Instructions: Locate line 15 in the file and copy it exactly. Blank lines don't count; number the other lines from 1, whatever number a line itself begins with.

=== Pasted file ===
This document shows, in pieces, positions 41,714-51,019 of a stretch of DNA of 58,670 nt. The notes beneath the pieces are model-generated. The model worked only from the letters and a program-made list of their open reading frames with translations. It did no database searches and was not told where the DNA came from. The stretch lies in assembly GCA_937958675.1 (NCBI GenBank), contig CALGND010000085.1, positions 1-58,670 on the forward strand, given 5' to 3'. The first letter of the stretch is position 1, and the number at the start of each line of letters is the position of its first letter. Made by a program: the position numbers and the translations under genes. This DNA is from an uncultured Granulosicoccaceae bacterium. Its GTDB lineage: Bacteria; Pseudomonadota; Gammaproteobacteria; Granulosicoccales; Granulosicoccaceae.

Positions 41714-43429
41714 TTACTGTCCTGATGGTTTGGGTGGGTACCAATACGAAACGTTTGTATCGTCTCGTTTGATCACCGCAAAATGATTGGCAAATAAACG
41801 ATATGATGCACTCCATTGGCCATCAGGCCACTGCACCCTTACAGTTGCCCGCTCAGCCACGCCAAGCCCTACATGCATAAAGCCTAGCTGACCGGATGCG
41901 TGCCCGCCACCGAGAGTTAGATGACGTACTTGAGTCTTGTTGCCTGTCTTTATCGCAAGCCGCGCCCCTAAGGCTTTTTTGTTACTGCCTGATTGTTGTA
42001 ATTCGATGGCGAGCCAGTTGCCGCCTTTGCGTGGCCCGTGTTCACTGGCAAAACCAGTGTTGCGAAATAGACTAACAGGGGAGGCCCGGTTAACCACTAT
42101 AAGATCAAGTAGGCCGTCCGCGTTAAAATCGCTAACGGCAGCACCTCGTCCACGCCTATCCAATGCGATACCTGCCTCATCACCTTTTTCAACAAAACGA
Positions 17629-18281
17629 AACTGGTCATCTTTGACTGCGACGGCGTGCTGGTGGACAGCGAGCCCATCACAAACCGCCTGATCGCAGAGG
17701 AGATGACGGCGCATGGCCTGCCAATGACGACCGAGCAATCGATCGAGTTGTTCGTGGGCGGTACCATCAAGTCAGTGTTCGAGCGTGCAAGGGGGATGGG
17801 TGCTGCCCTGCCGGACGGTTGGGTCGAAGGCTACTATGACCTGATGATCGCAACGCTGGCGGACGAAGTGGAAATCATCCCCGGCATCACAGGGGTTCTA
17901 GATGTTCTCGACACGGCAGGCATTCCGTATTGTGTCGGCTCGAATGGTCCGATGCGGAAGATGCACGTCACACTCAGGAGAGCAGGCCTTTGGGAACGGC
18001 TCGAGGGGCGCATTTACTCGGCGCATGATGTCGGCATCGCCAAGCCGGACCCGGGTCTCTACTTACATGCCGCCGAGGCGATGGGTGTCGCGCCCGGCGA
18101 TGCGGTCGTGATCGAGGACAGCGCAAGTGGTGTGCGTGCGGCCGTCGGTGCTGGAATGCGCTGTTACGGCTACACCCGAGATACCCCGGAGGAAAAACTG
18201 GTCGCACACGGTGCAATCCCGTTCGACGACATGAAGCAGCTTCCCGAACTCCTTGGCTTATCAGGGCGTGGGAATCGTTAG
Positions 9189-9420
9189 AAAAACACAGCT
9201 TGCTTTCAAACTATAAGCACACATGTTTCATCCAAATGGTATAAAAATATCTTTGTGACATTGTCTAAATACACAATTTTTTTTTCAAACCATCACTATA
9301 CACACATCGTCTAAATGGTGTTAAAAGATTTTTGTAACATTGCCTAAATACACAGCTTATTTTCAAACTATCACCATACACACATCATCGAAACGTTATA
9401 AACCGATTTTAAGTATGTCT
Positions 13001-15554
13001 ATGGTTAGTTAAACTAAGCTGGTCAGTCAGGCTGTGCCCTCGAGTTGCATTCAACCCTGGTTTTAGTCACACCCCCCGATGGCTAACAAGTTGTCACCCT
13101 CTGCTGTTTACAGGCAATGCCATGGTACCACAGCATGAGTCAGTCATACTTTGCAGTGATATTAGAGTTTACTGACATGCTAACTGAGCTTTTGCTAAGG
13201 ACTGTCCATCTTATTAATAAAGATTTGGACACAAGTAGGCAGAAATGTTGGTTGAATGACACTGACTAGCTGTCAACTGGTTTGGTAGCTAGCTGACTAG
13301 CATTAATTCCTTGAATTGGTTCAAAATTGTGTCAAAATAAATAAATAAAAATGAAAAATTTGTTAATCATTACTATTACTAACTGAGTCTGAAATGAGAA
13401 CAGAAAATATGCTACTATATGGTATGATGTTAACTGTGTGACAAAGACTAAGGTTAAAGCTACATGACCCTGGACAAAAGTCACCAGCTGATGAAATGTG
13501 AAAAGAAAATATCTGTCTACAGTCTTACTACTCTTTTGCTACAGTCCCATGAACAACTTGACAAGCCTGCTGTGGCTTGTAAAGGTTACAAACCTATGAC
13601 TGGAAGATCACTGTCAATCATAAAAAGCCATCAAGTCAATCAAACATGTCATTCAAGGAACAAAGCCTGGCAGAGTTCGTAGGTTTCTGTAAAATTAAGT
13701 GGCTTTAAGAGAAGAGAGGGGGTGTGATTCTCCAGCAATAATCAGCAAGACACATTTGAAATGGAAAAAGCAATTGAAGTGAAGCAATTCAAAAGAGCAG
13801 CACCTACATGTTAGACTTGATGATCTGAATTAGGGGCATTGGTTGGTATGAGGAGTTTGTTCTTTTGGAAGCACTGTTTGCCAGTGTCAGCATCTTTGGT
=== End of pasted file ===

18201 GTCGCACACGGTGCAATCCCGTTCGACGACATGAAGCAGCTTCCCGAACTCCTTGGCTTATCAGGGCGTGGGAATCGTTAG